Our son was graced with a CO2 operated air rifle when he was nine or
ten, can't remember the brand but it was .22 caliber and was a
humdinger. He brought back lots of wild Rock pigeons and squirrels from
his hunting jaunts and also a pheasant once. What the heck a pheasant
was doing running around in a cow pasture in SE Texas I don't know. He
moved up to a regular .22 rifle when he was fourteen and got his first
deer rifle, at fifteen. I think it was a 6mm Remington, daughter's first
deer rifle was a .250 Roberts built on a Mauser frame with a store
bought barrel. I built both the deer rifles for them in my gun shop.
Alas, after they grew up they've never hunted again and I sold their
rifles for them. Seems they liked the money more than the rifles.
I got my first .22 rifle at age 5. A Winchester 1906 pump gun, could use
shorts, longs, and long rifles in it. Gave it to son when he went off to
college and sure as shooting, someone hit the trailer he was renting and
took that rifle and his Remington pump shotgun, not to mention his TV,
stereo and even a good bit of his clothing. That .22 was a really nice
gun. When I came home from the Navy in 1960 I finally plugged the barrel
at the back end, poured it full of mercury, then plugged the muzzle. Let
it sit a week and then poured out the mercury and all the lead that had
stayed in there for years and years. Sure did shoot better after that.
GUN SHOP !!?!?! Why! Why! You! You! You!
Okay, second greatest profession. (First would be fishing
I work for 1-1/2 gun manufacturers. (1/2 as I think the
recession got him.) Love to go visit them guys.
I own two very nice weapons, but never shoot them as when
I have any free time on my hands, I go fishing.
And yes, fishing is a form of hunting.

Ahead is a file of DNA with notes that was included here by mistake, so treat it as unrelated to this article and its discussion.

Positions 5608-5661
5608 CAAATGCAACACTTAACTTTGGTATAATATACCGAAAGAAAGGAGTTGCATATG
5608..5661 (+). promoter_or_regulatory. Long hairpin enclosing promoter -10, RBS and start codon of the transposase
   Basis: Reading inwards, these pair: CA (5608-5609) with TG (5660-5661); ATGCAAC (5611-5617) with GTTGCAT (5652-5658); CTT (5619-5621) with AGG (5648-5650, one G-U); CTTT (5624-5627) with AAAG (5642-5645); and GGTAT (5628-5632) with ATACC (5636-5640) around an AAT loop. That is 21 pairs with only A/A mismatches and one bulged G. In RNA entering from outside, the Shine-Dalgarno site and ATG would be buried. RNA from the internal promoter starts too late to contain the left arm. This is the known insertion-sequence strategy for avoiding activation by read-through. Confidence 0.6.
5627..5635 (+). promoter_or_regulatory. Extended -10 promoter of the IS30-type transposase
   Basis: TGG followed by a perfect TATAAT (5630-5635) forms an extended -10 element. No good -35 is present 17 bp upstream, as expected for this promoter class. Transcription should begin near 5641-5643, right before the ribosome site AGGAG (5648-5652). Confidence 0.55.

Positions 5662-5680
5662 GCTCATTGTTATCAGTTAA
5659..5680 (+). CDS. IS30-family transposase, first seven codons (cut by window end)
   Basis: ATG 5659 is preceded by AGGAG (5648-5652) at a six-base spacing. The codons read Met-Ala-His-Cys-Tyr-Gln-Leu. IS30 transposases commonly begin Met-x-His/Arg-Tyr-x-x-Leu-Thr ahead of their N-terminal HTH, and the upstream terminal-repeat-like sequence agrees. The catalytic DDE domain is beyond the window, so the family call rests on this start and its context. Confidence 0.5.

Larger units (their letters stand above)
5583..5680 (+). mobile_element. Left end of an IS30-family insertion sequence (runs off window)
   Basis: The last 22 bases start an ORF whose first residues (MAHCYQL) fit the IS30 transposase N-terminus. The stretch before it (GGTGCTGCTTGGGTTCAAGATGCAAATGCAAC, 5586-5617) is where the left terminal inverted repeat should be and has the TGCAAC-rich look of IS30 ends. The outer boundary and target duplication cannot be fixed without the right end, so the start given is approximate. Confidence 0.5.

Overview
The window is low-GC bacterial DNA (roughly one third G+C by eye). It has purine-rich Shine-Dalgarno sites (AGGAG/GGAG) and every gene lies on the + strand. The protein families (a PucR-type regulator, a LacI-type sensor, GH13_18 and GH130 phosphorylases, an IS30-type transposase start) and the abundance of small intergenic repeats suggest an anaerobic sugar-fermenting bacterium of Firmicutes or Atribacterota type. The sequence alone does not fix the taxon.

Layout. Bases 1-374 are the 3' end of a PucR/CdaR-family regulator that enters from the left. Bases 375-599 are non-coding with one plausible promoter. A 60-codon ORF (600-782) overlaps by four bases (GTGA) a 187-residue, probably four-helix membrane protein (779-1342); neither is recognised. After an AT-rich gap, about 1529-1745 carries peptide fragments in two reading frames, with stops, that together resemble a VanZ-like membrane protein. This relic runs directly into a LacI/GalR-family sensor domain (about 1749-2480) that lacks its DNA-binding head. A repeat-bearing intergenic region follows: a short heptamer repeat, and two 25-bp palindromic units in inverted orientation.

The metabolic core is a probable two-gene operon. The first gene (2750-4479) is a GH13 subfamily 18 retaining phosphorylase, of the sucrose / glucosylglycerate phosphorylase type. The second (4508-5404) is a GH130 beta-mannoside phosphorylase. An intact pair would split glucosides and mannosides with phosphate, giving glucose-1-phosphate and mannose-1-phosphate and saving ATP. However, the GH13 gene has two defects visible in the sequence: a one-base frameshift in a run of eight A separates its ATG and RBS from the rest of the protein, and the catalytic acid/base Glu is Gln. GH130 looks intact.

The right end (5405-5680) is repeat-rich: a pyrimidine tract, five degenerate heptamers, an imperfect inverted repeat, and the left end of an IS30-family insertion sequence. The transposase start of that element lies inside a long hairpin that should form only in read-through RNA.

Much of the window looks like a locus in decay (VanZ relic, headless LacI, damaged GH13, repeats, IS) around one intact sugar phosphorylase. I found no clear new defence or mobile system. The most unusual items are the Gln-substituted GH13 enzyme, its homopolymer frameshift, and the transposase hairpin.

Play this for SWMBO (from a safe distance):
It was something I enjoyed and was good at. I also worked an eight to
sixteen hour swing shift so had plenty of time to do it. Both my kids
worked in the shop when they were young, daughter cleaned the shop each
afternoon, son did whatever needed, mostly casting lead minie balls.
This was during the sixties when the Civil War reenactments were going
on heavily and lead balls sold well. Still have all the molds and the
small lead furnace, nowadays I make lead sinkers for fishing. Have about
30 lbs of lead in a cabinet in the garage. All the grands and great
grands that like to fish come over and Granpa gets to indoctrinate them
into outdoor sports instead of computer games.
Mexico. Fished there from a young age until a hurricane ate not only the
camp but the land it was on.
at least they think they know it. <G>
in the gun vault. I did get rid of my original Civil War weapons and one
from the American Revolution. Guy came by with the right amount of money
and we were both happy.
sat around doing sketches or watercolors. I don't remember how many
portraits of me fishing she has. She even went out with me once when she
was six months pregnant. I had built a plywood fourteen foot long, four
feet wide boat and put a gasoline lawn mower engine in it. Would kick
along at about three miles an hour and was just right for small creeks,
could run in less than a foot of water.
Life is a lot of fun if you let yourself go. Get out and have fun, leave
the environment clean, don't trespass (at least in Texas), be
innovative, live well, die well.
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